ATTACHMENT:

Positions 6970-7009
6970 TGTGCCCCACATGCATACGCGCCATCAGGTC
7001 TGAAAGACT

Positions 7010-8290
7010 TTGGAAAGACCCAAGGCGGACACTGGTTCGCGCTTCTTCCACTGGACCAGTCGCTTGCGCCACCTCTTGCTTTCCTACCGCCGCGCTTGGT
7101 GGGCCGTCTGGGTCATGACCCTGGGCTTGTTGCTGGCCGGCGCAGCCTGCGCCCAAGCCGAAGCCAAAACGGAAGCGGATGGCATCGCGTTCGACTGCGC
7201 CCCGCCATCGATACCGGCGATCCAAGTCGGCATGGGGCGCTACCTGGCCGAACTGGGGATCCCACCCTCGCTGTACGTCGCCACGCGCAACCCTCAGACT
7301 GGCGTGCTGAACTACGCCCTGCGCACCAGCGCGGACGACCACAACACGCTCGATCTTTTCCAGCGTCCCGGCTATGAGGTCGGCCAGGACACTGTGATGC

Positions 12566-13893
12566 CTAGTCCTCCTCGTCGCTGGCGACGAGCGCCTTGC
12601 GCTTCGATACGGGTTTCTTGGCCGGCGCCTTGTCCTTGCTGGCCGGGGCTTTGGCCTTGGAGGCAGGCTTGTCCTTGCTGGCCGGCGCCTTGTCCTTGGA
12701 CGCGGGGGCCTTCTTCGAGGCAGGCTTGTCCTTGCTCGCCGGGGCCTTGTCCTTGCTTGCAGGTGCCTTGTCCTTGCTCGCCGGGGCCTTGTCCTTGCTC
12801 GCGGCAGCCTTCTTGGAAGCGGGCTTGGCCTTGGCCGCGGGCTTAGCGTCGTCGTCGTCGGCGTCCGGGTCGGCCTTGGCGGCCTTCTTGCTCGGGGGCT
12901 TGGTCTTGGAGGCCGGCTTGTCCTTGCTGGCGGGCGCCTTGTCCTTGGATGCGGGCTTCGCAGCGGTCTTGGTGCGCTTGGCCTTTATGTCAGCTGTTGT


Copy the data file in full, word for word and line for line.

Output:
Positions 6970-7009
6970 TGTGCCCCACATGCATACGCGCCATCAGGTC
7001 TGAAAGACT

Positions 7010-8290
7010 TTGGAAAGACCCAAGGCGGACACTGGTTCGCGCTTCTTCCACTGGACCAGTCGCTTGCGCCACCTCTTGCTTTCCTACCGCCGCGCTTGGT
7101 GGGCCGTCTGGGTCATGACCCTGGGCTTGTTGCTGGCCGGCGCAGCCTGCGCCCAAGCCGAAGCCAAAACGGAAGCGGATGGCATCGCGTTCGACTGCGC
7201 CCCGCCATCGATACCGGCGATCCAAGTCGGCATGGGGCGCTACCTGGCCGAACTGGGGATCCCACCCTCGCTGTACGTCGCCACGCGCAACCCTCAGACT
7301 GGCGTGCTGAACTACGCCCTGCGCACCAGCGCGGACGACCACAACACGCTCGATCTTTTCCAGCGTCCCGGCTATGAGGTCGGCCAGGACACTGTGATGC

Positions 12566-13893
12566 CTAGTCCTCCTCGTCGCTGGCGACGAGCGCCTTGC
12601 GCTTCGATACGGGTTTCTTGGCCGGCGCCTTGTCCTTGCTGGCCGGGGCTTTGGCCTTGGAGGCAGGCTTGTCCTTGCTGGCCGGCGCCTTGTCCTTGGA
12701 CGCGGGGGCCTTCTTCGAGGCAGGCTTGTCCTTGCTCGCCGGGGCCTTGTCCTTGCTTGCAGGTGCCTTGTCCTTGCTCGCCGGGGCCTTGTCCTTGCTC
12801 GCGGCAGCCTTCTTGGAAGCGGGCTTGGCCTTGGCCGCGGGCTTAGCGTCGTCGTCGTCGGCGTCCGGGTCGGCCTTGGCGGCCTTCTTGCTCGGGGGCT
12901 TGGTCTTGGAGGCCGGCTTGTCCTTGCTGGCGGGCGCCTTGTCCTTGGATGCGGGCTTCGCAGCGGTCTTGGTGCGCTTGGCCTTTATGTCAGCTGTTGT